By Catherine Lussenhop
A new paper in Assistive Technology, the journal of the Rehabilitation Engineering and Assistive Technology Association of North America (RESNA), suggests that the relation between interface pressure and the formation of pressure ulcers is not as clear-cut as many assume it to be.
Researchers in the Netherlands reviewed previous studies about interface pressure and ulcers, looking to learn more about the clinical relationship between the two. Interface pressure is just the pressure between the skin and a supporting surface, like a wheelchair seat or a bed. For people who use wheelchairs or must be in bed, pressure ulcers most commonly form where bony prominences are close to the skin. The ulcers do serious damage if they are left untreated.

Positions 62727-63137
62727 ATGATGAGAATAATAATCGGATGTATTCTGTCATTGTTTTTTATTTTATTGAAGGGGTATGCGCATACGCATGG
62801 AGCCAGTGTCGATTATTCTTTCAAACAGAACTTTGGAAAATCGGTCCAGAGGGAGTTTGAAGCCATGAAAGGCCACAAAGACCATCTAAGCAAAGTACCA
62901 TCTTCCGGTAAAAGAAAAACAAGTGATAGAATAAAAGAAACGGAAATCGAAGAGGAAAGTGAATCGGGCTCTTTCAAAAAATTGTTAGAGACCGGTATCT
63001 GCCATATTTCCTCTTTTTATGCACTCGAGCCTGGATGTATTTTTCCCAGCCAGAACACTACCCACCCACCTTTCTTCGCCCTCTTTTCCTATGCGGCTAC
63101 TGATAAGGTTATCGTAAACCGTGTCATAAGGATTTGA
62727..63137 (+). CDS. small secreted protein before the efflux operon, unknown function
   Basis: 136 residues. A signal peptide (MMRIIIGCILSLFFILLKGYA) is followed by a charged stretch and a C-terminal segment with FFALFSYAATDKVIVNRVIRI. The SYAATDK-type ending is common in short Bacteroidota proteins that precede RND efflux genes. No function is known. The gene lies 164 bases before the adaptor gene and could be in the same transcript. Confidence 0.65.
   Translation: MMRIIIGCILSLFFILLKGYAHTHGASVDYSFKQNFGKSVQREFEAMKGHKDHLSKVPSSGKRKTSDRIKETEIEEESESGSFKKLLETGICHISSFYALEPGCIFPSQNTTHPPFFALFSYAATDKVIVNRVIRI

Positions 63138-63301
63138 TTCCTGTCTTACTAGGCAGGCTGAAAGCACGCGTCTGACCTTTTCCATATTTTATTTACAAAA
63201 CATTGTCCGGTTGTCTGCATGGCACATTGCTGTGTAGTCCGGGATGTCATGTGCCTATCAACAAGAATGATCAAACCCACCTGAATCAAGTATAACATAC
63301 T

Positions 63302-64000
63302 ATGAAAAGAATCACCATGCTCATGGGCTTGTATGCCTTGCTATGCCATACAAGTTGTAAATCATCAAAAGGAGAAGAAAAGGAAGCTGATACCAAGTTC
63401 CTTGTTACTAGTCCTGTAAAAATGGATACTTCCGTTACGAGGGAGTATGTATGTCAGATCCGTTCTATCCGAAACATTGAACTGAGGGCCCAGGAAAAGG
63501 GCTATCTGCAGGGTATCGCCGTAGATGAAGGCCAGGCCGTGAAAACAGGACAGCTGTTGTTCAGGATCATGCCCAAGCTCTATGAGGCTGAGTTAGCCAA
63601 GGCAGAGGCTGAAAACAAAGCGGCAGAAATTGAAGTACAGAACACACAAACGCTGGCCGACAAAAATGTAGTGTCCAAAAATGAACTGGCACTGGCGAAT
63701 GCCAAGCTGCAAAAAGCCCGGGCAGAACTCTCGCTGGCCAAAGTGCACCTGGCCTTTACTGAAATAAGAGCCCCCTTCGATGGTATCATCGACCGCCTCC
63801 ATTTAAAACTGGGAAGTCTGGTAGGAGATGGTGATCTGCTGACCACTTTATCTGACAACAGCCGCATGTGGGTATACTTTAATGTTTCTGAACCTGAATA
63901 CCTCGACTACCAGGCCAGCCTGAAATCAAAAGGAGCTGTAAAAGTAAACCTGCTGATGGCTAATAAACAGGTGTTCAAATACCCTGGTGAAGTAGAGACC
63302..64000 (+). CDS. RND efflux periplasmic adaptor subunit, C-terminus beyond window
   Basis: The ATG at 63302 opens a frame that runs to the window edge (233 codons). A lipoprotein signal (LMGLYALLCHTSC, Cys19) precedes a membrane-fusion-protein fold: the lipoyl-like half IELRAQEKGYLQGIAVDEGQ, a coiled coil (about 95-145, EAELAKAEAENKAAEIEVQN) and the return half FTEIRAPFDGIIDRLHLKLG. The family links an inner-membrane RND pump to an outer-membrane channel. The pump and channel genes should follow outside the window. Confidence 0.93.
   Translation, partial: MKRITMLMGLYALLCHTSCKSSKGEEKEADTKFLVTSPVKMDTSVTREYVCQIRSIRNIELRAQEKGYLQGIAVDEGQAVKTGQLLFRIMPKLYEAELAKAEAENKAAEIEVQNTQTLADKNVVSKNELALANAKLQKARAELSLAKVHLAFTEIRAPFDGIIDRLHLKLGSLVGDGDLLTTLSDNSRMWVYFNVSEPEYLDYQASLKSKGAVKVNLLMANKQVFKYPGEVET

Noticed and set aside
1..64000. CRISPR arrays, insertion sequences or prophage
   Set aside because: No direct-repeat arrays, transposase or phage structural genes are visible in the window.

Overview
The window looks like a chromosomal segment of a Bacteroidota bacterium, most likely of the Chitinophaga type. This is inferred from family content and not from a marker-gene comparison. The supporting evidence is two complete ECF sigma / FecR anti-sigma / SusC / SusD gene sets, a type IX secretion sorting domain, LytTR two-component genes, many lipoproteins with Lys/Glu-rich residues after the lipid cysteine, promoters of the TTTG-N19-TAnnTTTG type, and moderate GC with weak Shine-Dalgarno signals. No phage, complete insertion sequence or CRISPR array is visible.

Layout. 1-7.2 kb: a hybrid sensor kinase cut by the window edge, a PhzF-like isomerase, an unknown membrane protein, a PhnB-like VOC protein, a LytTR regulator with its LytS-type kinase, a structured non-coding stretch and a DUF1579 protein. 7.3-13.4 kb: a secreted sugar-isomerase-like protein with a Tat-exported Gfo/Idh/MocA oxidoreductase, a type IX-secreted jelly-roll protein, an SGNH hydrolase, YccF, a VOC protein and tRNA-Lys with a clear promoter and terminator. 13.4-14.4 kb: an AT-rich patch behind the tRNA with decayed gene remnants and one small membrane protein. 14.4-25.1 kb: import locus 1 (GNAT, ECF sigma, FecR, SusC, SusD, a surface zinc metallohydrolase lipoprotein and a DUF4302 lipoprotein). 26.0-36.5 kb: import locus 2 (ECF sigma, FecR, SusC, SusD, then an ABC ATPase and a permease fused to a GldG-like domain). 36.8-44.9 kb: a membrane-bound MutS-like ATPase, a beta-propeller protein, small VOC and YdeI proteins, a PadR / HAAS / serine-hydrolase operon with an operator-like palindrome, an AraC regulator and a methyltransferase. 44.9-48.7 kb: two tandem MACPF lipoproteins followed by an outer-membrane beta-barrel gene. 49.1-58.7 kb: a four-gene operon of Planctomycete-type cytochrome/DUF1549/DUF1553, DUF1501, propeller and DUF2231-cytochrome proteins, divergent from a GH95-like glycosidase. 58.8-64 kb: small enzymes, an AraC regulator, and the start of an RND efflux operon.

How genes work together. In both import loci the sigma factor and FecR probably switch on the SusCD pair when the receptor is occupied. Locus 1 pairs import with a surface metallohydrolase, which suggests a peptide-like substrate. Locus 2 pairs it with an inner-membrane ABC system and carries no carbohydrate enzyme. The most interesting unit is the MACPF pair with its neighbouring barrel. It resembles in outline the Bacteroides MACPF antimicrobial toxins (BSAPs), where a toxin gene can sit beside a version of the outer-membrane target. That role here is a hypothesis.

Doctors and caregivers have long considered pressure to be the deciding factor in causing these ulcers – hence their name, pressure ulcers. However, after carefully reviewing the studies, the Dutch researchers found that there was only a “weak qualitative relationship” between interface pressure and ulcer development. They could find no quantitative threshold for pressure that could be used to predict if an ulcer would form.
None of this comes as a surprise here at Tamarack. Pressure is important, but shear and friction forces are big contributors to the formation of ulcers as well. Shear can work in combination with friction and pressure to damage the skin and its underlying support structures. This new finding is just one more reason to remember the importance of shear and friction when looking to prevent or heal ulcers.
Read the abstract for yourself here, at RESNA’s website.